Tabby: Can you say more about how you should probably be more in the forefront?
Natasha: I think that at different times, I may be better positioned in different places. Moreover, I’m also very comfortable with the idea now that because of different issues, different needs, and different places that we may be working on, we also just may need to play different roles. I’m much more comfortable, and amenable to the idea of having that immense amount of flexibility, and getting to the call of the day and getting the work done. If that means today, I need to be the person at the forefront because it makes more sense, then so be it. And if tomorrow, it means all I’m doing is folding chairs, that’s okay, too, because that too, is equally as important for the movement.
“I can pretty much guarantee that when I walked into the courtroom, judges didn’t want to hear what I had to say. I was advocating for the safety and the freedom of specifically Black women, immigrant African women who were experiencing domestic violence.”
Tabby: Let’s go back to your voice, which of course is an important part of your leadership. Where do you feel most natural and most powerful, using your voice?
Natasha: I don’t think I’ve ever felt that Tabby. I don’t speak up because I feel comfortable. I speak up because I feel like it’s necessary. I’ve never felt like I’ve spoken in places where people actually wanted to hear what I had to say. Because if they did, I wouldn’t have to say it. Like if the thing was already happening — if the issue had already been taken care of, if the wrong had already been righted and corrected — I wouldn’t be speaking. Left to my own devices, I’m happy to make flower arrangements and figure out how to make a cookie design or whatever it is.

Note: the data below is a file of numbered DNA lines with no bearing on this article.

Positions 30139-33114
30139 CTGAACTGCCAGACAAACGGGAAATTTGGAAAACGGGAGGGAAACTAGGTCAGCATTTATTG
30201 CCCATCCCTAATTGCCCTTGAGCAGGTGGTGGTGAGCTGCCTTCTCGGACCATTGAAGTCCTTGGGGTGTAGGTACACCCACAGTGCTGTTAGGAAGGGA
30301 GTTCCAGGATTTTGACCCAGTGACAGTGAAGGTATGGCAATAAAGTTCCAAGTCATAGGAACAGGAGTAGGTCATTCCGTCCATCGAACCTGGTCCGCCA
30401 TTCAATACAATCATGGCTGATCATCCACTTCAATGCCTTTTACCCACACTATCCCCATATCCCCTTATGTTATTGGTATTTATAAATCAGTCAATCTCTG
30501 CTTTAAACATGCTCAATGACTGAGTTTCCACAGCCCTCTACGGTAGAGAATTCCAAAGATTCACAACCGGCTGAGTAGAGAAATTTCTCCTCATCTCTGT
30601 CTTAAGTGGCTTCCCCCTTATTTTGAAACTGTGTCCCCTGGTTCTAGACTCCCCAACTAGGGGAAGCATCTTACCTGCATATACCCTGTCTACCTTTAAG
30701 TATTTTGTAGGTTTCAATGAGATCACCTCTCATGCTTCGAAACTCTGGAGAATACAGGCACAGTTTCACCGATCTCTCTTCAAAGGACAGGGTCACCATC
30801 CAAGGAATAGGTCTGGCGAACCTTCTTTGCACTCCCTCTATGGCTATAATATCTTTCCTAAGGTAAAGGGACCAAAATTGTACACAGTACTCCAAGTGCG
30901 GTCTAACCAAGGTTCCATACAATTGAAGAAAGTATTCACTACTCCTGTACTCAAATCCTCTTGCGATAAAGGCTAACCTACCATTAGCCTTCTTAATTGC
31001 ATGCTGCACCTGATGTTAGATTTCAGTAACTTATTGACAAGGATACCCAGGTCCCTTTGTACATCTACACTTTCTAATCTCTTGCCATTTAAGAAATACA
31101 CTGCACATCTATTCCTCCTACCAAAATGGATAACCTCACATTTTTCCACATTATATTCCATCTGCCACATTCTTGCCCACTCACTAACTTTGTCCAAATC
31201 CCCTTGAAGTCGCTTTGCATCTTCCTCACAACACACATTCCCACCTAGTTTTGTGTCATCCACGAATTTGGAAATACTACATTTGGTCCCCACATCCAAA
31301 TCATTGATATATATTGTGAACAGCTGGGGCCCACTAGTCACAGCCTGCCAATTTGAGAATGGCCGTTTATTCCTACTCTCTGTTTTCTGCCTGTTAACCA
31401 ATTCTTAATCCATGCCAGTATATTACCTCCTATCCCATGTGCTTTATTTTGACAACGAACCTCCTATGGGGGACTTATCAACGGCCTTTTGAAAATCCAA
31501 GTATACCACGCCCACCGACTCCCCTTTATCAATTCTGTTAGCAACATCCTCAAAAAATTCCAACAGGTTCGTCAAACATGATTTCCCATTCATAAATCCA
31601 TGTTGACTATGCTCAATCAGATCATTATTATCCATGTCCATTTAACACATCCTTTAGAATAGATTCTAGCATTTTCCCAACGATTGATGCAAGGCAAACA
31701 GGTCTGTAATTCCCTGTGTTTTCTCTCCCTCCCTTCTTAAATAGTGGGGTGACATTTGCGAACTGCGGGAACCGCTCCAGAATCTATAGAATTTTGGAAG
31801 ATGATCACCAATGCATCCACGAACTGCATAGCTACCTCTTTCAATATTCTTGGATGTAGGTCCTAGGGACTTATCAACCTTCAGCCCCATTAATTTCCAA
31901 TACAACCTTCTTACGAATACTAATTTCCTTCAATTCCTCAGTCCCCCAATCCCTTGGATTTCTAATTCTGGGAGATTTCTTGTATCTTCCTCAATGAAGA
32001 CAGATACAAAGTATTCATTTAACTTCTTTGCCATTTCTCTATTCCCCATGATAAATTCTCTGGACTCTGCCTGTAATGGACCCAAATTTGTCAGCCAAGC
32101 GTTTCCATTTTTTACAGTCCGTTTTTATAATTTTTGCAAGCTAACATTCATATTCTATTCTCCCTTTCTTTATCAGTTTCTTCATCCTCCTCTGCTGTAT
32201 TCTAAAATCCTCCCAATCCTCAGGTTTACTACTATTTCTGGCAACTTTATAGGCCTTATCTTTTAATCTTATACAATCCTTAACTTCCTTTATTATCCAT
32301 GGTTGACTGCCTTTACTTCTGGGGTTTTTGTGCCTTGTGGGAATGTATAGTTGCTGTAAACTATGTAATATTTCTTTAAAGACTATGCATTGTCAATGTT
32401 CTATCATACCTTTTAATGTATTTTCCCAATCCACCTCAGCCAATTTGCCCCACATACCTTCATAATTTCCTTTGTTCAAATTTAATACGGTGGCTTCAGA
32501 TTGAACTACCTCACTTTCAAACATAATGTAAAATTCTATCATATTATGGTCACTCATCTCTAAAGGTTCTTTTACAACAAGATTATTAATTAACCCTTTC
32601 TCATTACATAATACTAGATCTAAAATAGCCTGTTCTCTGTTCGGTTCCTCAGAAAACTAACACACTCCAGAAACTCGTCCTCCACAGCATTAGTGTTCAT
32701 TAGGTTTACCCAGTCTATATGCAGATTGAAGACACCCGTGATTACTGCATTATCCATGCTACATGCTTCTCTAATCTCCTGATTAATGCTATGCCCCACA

Tabby: Tell me more about that.
Natasha: I feel like my day-to-day work is pulling me away from where I would actually be if we were really in an environment where all these things were already taken care of. I feel like as a woman of color, as a woman who identifies as Black, who identifies as queer, who identifies as youthful, who identifies as poor, who identifies from all of these places that have historically been marginalized, and where there hasn’t been a history of rhetoric where you’ve been trained to be an orator, or really to even think that there’s a need for that, because somebody cares about what it is that you have to say. I don’t think in any of those places, including the courtroom where I was trained as an attorney, that they wanted to hear what I have to say.
I can pretty much guarantee that when I walked into the courtroom, judges didn’t want to hear what I had to say. I was advocating for the safety and the freedom of specifically Black women, immigrant African women who were experiencing domestic violence. I have on the record many times when they did not want to hear what I had to say. And I had to remind them that they were on the record and that I could definitely use what was on the record, if we needed to appeal.
Tabby: That’s powerful and chilling.
Natasha: I just don’t know that there has ever been a place where I’ve had a feeling of belonging, or that there was a space made for me. That’s how most of the spaces are — including the ones that arguably identify as equitable or as a place of DEI, which I struggle to say. I often want to say DIE, because I die a little bit inside each time.
Tabby: I get that.
Natasha: I think more importantly about the people who need to hear it, and the people who don’t have the opportunity to say what they need to have said. I think about my mom, and my grandmothers, and my great grandmothers and what they’ve endured, knowing that, if they had had the opportunity, they definitely would have said something. So, every time I think that I don’t want to say something, I think about the fact that they were not able to. And I speak up anyway.
Tabby: That’s beautiful. It brings up a question I want to ask you about your female lineage and ancestors since so many women’s stories and voices — particularly women of color — have been omitted from the history books. Today there’s a growing movement to reclaim those stories and bring forth the legacy of these women. How much do you know about your female lineage, and how do you know it?